Transaction costs are the investment in time and resources to acquire information about the price and availability of allowances or ERC's, to negotiate a trade, and to assure the trade is properly recorded and legally enforceable. All trading markets impose some level of transaction costs. The level of transaction costs in an emissions trading market are affected by various aspects of the design of the market, such as the nature of the procedures for reviewing, approving, and recording trades, the timing of such procedures (i.e., before or after the trade is made), uncertainties in the value of the allowance or credit being traded, the legitimacy of the allowance or credit being offered for sale, and the long-term integrity of the market itself. Emissions trading programs in which every transaction is different, such as programs requiring significant consideration of the differences in the chemical properties or geographic location of the emissions, can result in higher transaction costs than programs with a standardized trading commodity and well-defined rules for acceptable trades. Transaction costs are also affected by the relative ease with which information can be obtained about the availability and price of allowances or credits.
While the market considerations discussed above are clearly important in designing an efficient market to minimize the transaction costs of such a program, other considerations, such as regulatory certainty, enforcement issues, and public acceptance, also clearly need to be factored into the design of any emissions trading program.
B. Fee Programs
A fee on each unit of emissions is a strategy that can provide a direct incentive for sources to reduce emissions. Ideally, fees should be set so as to result in emissions being reduced to the socially optimal level considering the costs of control and the benefits of the emissions reductions. In order to motivate a change in emissions, the fees must be high enough that sources will actively seek to reduce emissions. It is important to note that not all emission fee programs are designed to motivate sources to lower emissions. Fee programs using small fees are designed primarily to generate revenue, often to cover some of the administrative costs of a regulatory program.
There can be significant variations in emission fee programs. For example, potential emissions could be targeted by placing a fee on an input (e.g., a fee on the quantity and BTU content of fuel used in an industrial boiler) rather than on actual emissions. Sources paying a fee on potential emissions could be eligible for a fee waiver or rebate by demonstrating that potential emissions are not actually emitted, such as through a carbon absorber system on a coating operation.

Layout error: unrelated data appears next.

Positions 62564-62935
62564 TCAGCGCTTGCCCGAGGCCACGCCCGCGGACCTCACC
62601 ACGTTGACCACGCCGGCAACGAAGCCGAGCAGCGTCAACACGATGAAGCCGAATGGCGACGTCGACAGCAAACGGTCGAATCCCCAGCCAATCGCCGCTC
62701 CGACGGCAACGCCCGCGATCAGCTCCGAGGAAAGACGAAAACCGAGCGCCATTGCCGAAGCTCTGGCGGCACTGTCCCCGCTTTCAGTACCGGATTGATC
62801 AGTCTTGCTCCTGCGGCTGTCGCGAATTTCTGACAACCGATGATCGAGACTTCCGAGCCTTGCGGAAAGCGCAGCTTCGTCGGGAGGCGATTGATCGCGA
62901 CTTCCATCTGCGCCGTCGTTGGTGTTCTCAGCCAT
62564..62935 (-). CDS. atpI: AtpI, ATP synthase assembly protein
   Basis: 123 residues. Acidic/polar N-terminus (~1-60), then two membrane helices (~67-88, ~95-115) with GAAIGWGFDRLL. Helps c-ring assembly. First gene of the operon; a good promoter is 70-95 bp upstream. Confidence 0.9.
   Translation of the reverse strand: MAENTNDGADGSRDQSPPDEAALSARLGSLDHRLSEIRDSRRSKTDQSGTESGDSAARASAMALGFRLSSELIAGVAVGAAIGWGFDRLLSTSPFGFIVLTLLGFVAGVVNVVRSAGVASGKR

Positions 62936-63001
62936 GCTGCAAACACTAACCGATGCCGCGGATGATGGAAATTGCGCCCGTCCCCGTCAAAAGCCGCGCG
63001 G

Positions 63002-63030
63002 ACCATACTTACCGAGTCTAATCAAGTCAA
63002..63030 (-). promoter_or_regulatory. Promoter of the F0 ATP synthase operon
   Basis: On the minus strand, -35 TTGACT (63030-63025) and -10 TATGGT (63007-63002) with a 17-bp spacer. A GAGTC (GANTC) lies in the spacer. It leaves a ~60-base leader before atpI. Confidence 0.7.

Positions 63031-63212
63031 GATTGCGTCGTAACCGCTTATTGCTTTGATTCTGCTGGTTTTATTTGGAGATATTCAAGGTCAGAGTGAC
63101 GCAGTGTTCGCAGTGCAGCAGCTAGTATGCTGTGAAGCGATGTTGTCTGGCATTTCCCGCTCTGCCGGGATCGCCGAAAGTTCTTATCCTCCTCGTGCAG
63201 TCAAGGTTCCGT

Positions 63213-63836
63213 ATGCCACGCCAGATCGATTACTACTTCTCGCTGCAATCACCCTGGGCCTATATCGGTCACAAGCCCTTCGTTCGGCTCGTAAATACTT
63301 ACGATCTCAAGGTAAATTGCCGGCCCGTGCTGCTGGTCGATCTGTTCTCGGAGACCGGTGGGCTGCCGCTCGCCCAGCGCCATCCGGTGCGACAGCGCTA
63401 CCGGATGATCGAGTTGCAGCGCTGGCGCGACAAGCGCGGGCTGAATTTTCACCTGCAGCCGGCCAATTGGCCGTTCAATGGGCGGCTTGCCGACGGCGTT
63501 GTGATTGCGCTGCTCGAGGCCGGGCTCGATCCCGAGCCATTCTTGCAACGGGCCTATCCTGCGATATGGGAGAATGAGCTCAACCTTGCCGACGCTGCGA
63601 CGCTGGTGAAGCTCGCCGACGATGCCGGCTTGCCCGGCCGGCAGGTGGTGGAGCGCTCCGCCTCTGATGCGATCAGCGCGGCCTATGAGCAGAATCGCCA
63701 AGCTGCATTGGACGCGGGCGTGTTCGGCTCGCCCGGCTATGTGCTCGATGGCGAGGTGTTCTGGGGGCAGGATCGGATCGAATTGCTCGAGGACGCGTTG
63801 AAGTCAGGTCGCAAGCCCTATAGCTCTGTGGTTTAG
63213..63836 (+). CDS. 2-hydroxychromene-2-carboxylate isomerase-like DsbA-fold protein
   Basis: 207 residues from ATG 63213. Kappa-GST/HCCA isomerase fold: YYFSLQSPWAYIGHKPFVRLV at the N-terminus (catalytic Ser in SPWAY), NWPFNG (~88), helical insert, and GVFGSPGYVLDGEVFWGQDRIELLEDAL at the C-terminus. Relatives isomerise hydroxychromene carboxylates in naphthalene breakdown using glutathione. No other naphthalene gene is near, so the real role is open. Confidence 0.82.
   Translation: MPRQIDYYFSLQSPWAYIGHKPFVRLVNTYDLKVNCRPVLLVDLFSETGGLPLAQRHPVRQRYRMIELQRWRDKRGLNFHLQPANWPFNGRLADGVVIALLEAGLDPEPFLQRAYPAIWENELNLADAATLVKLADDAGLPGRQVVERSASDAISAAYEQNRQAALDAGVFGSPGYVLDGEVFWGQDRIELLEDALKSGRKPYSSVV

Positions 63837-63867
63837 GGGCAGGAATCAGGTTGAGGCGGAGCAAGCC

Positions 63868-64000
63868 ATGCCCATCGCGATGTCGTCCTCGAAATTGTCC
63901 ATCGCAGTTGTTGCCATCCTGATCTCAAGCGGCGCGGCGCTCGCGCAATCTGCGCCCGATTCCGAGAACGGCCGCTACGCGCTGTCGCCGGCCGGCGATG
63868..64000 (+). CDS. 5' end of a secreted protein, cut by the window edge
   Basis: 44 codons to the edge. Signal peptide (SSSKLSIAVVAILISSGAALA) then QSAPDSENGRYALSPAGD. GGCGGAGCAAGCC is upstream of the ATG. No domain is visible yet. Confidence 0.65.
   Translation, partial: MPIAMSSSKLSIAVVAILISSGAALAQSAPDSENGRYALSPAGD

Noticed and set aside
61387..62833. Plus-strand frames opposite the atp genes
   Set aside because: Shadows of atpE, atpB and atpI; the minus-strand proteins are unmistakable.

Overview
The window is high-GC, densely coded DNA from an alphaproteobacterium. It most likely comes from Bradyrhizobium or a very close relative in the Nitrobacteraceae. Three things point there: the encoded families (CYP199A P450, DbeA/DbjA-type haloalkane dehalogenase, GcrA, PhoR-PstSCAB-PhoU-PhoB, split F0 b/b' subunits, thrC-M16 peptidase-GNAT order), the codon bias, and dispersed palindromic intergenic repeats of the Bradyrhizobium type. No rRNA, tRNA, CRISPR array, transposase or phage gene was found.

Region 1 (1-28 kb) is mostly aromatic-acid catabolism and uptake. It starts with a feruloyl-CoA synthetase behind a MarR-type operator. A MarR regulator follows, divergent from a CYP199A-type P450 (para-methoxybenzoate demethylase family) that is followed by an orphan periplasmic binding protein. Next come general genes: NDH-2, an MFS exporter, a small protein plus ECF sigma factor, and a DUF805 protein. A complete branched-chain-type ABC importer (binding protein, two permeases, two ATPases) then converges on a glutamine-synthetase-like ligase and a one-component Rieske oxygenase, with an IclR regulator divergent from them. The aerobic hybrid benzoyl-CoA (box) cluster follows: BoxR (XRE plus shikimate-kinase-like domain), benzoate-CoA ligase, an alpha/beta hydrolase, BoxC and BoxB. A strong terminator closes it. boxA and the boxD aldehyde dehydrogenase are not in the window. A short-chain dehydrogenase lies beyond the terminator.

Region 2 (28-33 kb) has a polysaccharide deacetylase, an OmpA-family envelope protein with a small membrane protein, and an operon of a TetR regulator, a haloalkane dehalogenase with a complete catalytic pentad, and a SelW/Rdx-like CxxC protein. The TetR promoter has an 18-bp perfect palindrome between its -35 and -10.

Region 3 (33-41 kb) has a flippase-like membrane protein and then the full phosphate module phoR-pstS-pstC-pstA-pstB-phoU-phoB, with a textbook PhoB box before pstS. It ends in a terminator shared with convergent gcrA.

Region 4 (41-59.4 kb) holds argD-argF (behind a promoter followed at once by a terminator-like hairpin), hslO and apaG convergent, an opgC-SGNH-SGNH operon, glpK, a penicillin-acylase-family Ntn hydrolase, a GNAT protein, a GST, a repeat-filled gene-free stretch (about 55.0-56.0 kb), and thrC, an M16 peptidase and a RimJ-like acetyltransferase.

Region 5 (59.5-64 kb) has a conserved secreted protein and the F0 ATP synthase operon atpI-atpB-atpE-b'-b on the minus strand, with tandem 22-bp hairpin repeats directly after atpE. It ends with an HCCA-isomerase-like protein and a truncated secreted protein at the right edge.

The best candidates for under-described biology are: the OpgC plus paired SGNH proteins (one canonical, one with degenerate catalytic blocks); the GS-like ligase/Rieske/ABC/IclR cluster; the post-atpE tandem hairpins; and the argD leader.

Some fee program variations are designed to mitigate the potentially large amount of revenue that a fee program could generate. Although more complex than a simple fee program, programs that reduce or eliminate the total revenues may be more readily adopted in a SIP than a simple emission fee. Some programs lower the amount of total revenues generated by waiving the fee on some emissions. These programs reduce the total amount of revenue generated, while providing an incentive to decrease emissions. Alternatively, a program may impose higher per-unit fees on a portion of the emissions stream, providing a more powerful but targeted incentive at the same revenue levels. For example, fees could be collected on all emissions in excess of some fixed level. The level could be set as a percentage of a baseline (e.g., fees on emissions above some percentage of historical emissions), or as the lowest emissions possible (e.g., fees on emissions in excess of the lowest demonstrated emissions from the source category).
Other fee programs are “revenue neutral,” meaning that the pollution control agency does not receive any net revenues. One way to design a revenue-neutral program is to have both a fee provision and a rebate provision. Rebates must be carefully designed to avoid lessening the incentive provided by the emission fee. For example, a rebate based on comparing a source's actual emissions and the average emissions for the source category can be designed to be revenue neutral and not diminish the incentive.